That said, I have been seriously disappointed in some of the higher priced bourbons. Old Forester Birthday Bourbon will set you back up to $900. To my mind, the smell and taste of acetone (nail polish remover) predominated over everything else. Four roses limited edition barrel proof at roughly the same price was fumey with lots of up-front alcohol and not enough of a flavor profile to make it worth anything close to their standard barrel proof for lees than $100. Finding a great bourbon gives me a real sense of accomplishment, but the fun is in the ride to that destination.

    Hi. This is wrong. Buffalo Trace comes from Mash bill 1 while Blantons comes from Mash bill 2. BT is comparble to Eagle Rare as a lower age.

    Why is Blanton’s being compared to Buffalo Trace? They’re 2 different mash bills. You should Google thr Bourbonr Buffalo Trace mash bill chart. Oh wait…

    Blanton’s and Buffalo Trace are different mashbills. Buffalo Trace is mashbill #1 which has less rye than Blanton’s mashbill #2. For a budget product from mashbill #2 try Ancient Age 10 Star which is available is a few states – pretty good stuff for less than $20.

    Curious how you arrived at $50 for Basil Hayden, I see it at Total Wine for $29 all the time. Buffalo Trace is $24, not $30. ECBP is not $70, it is $55 in Lexington, and $50 in Ohio. Listing them on your site with even higher prices on perpetuates overpaying for bourbon.

    purely a function of where you live. ECBP in Westchester, NY is typically $99 but can be had for 79. Never less. Shipping charges usually eliminate the discount from on-line places.

    ECBP in Denver, if you can find it, is not below $70. The prices for Basil and BT that you listed are accurate. Eagle Rare is around $35 if you can find it. Haven’t seen Blantons on a shelf here in over 2 years, and it was over $60.

    That’s the thing. Sazerac is a *marketing* company. Even though bottles are hard to find, Blantons, ET Lee, Rock Hill, etc. etc. etc. are all mass produced bourbons off of the same or similar mashbills as their house juice. Bottled at different proof, each in a different pretty bottle. Yes, they are typically choice barrels or batches of barrels.

    There’s definitely lots of nuance between barrels, and there can be the same mashbill with two vastly different flavor profiles. But is it truly worth double, triple the price? Probably not.

    Nevertheless I still buy it. 😉

    Old Grand Dad Bottled in Bond is my favorite everyday Bourbon. 23 bucks in Ohio, about the same as Wild Turkey 101, but I prefer the Old Grand Dad. More flavor.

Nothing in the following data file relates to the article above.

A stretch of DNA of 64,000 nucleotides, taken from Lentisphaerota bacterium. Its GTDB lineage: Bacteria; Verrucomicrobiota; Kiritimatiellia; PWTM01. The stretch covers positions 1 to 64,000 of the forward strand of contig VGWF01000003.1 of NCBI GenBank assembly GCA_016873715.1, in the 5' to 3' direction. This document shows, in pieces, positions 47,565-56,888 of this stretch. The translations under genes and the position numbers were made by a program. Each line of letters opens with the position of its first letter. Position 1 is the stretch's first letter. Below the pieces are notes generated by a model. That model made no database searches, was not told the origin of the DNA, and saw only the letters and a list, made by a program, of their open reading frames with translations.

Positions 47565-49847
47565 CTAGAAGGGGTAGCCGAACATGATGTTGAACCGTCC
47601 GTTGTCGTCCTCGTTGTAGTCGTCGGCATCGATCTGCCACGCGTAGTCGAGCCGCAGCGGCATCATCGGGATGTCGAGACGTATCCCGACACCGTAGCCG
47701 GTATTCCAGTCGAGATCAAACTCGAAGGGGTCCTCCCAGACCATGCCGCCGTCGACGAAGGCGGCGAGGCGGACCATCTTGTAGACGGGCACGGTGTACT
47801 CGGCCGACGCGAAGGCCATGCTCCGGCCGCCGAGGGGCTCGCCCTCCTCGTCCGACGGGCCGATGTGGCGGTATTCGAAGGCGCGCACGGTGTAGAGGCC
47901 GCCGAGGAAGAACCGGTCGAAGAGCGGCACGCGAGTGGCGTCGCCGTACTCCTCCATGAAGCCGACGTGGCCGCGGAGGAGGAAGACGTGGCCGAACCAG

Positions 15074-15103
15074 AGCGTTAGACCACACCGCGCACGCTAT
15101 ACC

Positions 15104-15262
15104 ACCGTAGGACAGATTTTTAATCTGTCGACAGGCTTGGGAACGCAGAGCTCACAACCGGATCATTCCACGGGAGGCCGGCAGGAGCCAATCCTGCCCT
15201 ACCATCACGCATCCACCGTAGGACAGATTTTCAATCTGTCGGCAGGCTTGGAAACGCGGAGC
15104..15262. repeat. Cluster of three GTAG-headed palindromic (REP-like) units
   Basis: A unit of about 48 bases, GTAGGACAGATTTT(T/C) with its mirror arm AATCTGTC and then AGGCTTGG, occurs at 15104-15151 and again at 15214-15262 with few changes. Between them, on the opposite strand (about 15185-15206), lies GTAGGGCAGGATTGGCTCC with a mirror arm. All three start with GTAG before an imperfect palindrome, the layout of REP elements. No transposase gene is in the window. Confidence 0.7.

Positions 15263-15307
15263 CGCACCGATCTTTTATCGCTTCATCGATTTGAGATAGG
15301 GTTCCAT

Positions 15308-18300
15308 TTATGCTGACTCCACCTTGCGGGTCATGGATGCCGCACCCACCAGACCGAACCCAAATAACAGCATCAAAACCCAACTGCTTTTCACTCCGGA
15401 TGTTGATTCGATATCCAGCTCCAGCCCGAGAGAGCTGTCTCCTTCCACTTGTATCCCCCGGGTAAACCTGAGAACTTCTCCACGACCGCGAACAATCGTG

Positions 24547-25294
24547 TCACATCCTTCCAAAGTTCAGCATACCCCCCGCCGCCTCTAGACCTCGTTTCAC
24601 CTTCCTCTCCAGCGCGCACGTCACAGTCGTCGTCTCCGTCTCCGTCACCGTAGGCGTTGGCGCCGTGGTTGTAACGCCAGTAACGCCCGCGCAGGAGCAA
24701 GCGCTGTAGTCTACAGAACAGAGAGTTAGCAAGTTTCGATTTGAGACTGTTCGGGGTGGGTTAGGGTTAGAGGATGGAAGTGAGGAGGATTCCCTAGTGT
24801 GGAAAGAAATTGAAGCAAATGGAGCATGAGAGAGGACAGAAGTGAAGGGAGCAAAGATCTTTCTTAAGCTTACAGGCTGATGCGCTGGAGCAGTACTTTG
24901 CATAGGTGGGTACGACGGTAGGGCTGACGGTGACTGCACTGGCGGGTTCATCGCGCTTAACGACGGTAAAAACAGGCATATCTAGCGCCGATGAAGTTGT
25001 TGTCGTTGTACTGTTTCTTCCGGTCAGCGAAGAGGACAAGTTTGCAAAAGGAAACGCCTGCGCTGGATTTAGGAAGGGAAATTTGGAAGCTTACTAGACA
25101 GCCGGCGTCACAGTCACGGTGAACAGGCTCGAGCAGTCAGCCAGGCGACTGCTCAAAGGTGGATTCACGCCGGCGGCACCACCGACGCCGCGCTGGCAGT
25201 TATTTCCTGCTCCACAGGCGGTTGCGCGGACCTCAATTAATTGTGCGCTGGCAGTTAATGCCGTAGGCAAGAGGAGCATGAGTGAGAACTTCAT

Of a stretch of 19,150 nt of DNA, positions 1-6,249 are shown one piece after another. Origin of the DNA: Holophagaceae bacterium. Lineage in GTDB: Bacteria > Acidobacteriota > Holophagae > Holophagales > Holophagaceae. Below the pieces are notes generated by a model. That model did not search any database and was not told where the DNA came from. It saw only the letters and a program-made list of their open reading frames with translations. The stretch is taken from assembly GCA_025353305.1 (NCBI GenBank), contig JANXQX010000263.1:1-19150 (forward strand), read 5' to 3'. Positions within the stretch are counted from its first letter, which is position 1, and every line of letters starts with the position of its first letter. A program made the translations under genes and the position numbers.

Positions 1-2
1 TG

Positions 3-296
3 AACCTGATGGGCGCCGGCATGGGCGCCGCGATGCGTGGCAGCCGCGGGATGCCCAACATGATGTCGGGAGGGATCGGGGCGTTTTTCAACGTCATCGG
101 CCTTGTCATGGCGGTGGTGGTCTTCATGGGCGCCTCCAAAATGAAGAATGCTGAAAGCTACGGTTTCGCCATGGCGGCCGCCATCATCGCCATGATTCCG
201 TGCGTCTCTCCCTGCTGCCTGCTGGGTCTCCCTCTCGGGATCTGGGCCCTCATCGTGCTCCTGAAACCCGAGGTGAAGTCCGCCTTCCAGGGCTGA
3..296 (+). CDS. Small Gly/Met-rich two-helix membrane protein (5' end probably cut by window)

Ages given by distillers aren’t always (or usually) the ages of all the different barrels going into each bottle. I believe it’s 6 years minimum on Blanton’s, but there are much older barrels going into it.

    Blanton’s is single barrel so it’s not like small-batch products where they may add an older barrel for balance

    I noticed recently that EHT BP tastes just like regular BT when watered down…Why wouldn’t it taste like EHT SiB?

    I love bourbon and it seems that now everyone else does too. For my daily I’ll take Larceny and Old granddad bonded
    100 proof… Still available and only $25

    When bourbon began to gain exponential popularity, I began to lose interest in all but a few of my favorites. Good whiskey especially from Kentucky (and some from Tennessee) should not cost a fortune because the taste difference just does not justify the cost in my book. Marketing and hype have taken over too much, and novice bourbon drinkers are buying into it completely. Over time, most things increase in cost. I worked in package liquor stores and as a bartender when I was a young man. Back then, Jack Daniels, Maker’s Mark, Medley Brothers, Davis County, Jim Beam and Wild Turkey were the predominant stock selections in most bars, at least in Western Kentucky. So a couple of years back, somebody was telling me that his personal physician just purchased a bottle of Pappy for $1,700. The worst part of it was that he is a Scotch drinker and bought it as an “investment.” That’s it, the end of the world is near.

    The graphic accompanying this article includes neither the costs of taxes or of marketing, which are the two most expensive costs paid for by alcohol consumers. We may think we’re paying for aging and wood and mash bills, but before we pay for those, we cover taxes, bottles, labels, and back stories.